What Gardam does so well here is to capture the conflicting emotions of adolescence, from the surety of knowing one’s own mind to the agony of being misunderstood and not fitting in. We see everything through Jessica’s eyes, sharing her passion and determination to succeed alongside the inevitable moments of despondency and pain as she tries to express herself creatively. Parts of the novel are conveyed through the letters that Jessica writes to Florence Bone, her closest friend and confidante from school – messages that are at once both painfully honest and highly amusing, all expressed in her distinctive, idiosyncratic style.  

The secondary characters are wonderful too, from Jessica’s father, a schoolmaster-turned-parson who proves popular with parishioners, to her mother, a fish-out-of-water whose disorganised nature is apparent to all. Also of note is the elderly Miss Philemon, one of the few teachers who seems to understand Jessica, treating her with a combination of kindness, maturity and empathy.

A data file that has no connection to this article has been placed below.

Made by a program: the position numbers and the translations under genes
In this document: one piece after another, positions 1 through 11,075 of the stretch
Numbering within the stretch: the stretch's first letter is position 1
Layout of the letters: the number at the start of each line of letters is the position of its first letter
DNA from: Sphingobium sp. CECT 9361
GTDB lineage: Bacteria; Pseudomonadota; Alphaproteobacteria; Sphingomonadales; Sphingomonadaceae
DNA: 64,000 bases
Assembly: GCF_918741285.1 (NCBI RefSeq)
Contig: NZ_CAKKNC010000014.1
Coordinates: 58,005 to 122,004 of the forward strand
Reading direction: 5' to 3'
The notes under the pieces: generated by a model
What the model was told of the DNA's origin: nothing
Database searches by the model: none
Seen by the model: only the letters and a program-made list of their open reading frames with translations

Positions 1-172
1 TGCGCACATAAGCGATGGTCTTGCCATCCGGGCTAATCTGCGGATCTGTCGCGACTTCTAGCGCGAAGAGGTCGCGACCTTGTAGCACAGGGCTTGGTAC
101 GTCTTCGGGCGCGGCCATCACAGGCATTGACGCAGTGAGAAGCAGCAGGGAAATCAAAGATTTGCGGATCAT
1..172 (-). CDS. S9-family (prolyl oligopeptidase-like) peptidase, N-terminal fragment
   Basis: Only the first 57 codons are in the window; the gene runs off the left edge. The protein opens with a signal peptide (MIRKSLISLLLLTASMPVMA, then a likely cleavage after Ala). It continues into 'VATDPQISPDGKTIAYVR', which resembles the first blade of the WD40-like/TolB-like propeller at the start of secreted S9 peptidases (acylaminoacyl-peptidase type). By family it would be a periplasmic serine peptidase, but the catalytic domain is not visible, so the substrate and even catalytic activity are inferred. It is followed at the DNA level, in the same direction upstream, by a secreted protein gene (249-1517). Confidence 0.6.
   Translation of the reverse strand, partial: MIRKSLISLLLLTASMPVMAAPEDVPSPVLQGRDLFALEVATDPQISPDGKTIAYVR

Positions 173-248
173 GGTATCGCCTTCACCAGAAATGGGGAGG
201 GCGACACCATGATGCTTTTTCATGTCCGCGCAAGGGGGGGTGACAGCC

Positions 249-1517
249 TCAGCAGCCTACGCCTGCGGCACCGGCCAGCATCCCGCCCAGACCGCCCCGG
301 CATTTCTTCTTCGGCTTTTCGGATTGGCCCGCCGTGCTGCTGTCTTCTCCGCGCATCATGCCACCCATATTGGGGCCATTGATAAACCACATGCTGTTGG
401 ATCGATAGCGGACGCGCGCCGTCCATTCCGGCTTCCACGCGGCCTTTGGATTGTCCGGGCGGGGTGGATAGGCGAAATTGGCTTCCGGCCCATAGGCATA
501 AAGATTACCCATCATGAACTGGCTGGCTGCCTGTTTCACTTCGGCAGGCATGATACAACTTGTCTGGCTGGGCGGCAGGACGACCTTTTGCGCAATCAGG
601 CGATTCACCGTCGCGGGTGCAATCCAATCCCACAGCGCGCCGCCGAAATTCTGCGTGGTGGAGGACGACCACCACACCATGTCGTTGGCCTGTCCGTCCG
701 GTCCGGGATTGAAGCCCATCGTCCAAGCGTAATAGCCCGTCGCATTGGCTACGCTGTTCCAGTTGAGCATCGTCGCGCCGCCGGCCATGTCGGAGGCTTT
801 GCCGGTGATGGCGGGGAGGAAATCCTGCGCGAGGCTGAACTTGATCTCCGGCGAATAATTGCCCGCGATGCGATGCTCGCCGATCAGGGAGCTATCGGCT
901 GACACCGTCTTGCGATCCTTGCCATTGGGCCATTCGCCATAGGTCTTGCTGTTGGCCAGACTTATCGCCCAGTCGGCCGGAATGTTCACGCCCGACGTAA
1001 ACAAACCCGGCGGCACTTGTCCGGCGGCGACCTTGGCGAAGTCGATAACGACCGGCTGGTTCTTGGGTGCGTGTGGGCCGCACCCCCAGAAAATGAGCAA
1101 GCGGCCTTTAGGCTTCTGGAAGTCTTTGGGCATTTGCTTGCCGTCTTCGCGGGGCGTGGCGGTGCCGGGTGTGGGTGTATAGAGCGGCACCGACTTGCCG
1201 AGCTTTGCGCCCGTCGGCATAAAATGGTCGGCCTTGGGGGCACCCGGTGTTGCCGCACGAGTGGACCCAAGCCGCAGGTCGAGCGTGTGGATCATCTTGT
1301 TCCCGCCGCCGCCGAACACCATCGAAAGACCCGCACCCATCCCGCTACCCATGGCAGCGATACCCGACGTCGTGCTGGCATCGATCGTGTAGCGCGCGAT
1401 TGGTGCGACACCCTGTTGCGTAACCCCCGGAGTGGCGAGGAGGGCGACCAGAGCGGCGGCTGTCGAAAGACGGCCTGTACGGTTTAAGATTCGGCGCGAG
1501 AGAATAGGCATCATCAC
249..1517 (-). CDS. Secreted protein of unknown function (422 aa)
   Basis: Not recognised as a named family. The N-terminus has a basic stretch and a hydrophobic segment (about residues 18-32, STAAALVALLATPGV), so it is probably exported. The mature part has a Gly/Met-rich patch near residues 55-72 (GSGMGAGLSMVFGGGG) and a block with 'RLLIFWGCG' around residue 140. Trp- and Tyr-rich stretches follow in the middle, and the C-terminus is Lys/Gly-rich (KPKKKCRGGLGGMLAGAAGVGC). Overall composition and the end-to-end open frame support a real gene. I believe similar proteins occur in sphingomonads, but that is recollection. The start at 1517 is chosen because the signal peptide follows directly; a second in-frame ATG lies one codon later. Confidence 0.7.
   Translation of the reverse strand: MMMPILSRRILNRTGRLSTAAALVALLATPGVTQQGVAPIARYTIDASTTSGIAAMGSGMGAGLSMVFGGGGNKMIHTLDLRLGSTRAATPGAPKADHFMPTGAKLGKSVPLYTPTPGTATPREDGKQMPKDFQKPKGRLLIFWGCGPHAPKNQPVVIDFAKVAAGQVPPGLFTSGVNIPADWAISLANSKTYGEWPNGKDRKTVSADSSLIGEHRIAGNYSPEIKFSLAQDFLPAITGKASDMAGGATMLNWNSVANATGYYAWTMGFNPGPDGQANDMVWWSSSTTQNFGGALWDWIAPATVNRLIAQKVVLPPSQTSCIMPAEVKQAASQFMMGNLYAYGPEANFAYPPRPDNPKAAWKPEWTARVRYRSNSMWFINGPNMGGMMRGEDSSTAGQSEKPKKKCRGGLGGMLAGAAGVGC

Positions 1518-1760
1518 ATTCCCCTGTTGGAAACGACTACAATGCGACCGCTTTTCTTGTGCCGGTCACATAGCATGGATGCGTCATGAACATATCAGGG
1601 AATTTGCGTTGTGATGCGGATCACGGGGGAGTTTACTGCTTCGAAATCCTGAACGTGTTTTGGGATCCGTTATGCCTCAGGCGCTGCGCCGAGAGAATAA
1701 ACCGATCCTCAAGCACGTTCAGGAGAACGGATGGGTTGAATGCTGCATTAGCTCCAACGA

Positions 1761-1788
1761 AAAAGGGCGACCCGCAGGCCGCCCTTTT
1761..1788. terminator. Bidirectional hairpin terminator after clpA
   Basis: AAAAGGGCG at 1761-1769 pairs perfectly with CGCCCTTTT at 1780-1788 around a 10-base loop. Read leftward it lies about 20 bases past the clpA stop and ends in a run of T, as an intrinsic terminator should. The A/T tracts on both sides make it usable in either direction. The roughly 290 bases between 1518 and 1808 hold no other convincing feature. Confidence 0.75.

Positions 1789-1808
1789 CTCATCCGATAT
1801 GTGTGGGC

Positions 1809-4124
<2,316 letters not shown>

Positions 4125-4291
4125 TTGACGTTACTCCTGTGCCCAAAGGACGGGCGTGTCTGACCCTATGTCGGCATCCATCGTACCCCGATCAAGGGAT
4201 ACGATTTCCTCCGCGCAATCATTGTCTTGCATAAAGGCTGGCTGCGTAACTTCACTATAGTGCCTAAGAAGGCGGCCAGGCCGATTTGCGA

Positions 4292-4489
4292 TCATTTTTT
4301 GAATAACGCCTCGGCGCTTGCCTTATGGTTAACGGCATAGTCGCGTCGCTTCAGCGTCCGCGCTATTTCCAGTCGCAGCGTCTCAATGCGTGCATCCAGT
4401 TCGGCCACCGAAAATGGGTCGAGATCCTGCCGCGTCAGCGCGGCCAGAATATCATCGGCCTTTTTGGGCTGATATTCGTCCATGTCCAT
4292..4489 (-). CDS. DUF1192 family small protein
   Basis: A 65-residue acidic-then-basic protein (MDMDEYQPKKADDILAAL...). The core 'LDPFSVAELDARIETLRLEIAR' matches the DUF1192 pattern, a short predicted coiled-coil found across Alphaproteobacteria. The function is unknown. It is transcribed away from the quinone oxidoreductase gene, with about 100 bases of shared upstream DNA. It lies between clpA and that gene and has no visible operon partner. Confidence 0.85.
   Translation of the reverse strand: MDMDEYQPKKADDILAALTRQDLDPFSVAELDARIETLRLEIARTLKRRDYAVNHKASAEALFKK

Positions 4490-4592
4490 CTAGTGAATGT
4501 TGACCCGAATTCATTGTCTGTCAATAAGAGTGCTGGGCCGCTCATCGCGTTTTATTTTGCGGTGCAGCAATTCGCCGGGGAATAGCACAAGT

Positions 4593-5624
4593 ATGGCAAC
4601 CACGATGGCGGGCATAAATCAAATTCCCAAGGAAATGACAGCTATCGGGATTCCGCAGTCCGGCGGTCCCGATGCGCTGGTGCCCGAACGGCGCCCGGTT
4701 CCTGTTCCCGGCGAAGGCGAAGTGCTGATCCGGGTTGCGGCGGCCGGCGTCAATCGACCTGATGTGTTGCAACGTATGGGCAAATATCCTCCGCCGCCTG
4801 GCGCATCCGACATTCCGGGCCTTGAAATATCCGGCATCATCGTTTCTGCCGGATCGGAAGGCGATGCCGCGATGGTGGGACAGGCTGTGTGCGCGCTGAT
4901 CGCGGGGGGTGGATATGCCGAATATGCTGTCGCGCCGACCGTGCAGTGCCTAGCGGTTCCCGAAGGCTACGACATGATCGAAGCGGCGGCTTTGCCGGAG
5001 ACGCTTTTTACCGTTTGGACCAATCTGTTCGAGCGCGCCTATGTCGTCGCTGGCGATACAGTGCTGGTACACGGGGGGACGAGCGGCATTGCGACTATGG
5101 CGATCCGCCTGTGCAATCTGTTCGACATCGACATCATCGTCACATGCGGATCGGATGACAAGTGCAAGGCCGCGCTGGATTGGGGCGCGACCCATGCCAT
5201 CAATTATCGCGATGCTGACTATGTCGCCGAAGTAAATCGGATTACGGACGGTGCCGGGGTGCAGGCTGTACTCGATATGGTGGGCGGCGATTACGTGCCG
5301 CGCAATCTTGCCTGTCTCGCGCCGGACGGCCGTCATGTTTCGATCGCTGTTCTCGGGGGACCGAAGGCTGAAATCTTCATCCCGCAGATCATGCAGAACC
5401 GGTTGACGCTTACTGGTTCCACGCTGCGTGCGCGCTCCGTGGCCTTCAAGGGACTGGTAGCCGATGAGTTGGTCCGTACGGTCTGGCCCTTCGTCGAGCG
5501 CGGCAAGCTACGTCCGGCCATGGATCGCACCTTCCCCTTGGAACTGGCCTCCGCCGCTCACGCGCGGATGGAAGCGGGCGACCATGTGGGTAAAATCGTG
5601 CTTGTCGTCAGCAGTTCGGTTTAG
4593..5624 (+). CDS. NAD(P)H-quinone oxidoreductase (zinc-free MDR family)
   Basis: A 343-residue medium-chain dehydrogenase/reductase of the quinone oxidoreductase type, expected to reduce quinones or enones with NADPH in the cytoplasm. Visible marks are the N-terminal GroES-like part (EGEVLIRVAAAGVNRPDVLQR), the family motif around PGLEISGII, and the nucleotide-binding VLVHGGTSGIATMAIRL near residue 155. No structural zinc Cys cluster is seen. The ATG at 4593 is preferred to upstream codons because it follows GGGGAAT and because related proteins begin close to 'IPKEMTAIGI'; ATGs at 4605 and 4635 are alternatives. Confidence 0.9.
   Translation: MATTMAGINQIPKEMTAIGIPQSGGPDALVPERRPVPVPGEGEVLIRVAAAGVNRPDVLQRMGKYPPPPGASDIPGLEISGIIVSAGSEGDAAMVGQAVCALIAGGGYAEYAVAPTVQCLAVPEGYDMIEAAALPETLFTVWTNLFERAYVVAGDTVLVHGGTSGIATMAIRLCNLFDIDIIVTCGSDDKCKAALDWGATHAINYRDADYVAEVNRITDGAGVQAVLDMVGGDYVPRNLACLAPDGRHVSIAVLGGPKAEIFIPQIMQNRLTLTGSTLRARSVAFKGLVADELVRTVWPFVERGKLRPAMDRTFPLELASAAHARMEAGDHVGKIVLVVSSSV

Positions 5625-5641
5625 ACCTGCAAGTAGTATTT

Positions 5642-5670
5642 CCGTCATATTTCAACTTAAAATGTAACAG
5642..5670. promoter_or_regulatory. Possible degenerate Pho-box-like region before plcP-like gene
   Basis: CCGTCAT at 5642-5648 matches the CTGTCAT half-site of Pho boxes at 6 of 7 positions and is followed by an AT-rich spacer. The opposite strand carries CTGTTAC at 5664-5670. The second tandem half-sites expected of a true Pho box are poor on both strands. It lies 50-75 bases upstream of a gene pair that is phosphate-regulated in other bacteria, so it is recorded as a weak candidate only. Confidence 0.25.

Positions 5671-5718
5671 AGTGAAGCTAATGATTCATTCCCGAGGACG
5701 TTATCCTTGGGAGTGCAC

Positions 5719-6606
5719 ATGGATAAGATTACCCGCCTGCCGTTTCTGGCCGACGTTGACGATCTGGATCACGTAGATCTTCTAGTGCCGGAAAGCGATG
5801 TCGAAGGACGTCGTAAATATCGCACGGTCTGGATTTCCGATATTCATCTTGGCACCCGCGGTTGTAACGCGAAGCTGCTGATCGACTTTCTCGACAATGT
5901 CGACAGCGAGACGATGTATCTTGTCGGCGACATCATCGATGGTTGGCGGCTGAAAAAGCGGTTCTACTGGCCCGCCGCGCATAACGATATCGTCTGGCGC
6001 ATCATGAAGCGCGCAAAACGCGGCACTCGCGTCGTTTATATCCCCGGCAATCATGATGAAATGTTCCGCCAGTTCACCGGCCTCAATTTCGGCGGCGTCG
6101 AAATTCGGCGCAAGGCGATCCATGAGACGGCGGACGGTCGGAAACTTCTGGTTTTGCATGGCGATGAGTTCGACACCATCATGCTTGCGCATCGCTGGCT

This is a warm, funny, thoroughly enjoyable novel that captures the trials of adolescence so engagingly. The mundanity and routines of a small-town school are perfectly evoked – a life of shoe bags, pointless essays, order marks for poor conduct, and bland, unidentifiable school dinners. Yet despite the sense of loss, ‘making do’ and awkwardness that underscores Jessica’s adolescent life, the novel ends on a positive note with the recognition of her writing talents. It’s a fitting outcome for Gardam’s story, a validation of Jessica’s abilities – a way of channelling her experiences into writing and creativity.

A Long Way from Verona is published by Abacus; personal copy.